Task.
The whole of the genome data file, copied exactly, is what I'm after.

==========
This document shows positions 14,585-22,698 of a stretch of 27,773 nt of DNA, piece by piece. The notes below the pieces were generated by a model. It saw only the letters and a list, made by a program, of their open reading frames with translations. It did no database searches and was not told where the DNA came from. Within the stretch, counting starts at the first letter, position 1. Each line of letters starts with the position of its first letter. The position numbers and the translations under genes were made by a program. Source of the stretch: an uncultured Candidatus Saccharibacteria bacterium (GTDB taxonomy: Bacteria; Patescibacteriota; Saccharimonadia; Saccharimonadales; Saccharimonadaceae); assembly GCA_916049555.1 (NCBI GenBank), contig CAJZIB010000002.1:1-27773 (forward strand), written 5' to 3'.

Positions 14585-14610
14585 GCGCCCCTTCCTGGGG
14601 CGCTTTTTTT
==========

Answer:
This document shows positions 14,585-22,698 of a stretch of 27,773 nt of DNA, piece by piece. The notes below the pieces were generated by a model. It saw only the letters and a list, made by a program, of their open reading frames with translations. It did no database searches and was not told where the DNA came from. Within the stretch, counting starts at the first letter, position 1. Each line of letters starts with the position of its first letter. The position numbers and the translations under genes were made by a program. Source of the stretch: an uncultured Candidatus Saccharibacteria bacterium (GTDB taxonomy: Bacteria; Patescibacteriota; Saccharimonadia; Saccharimonadales; Saccharimonadaceae); assembly GCA_916049555.1 (NCBI GenBank), contig CAJZIB010000002.1:1-27773 (forward strand), written 5' to 3'.

Positions 14585-14610
14585 GCGCCCCTTCCTGGGG
14601 CGCTTTTTTT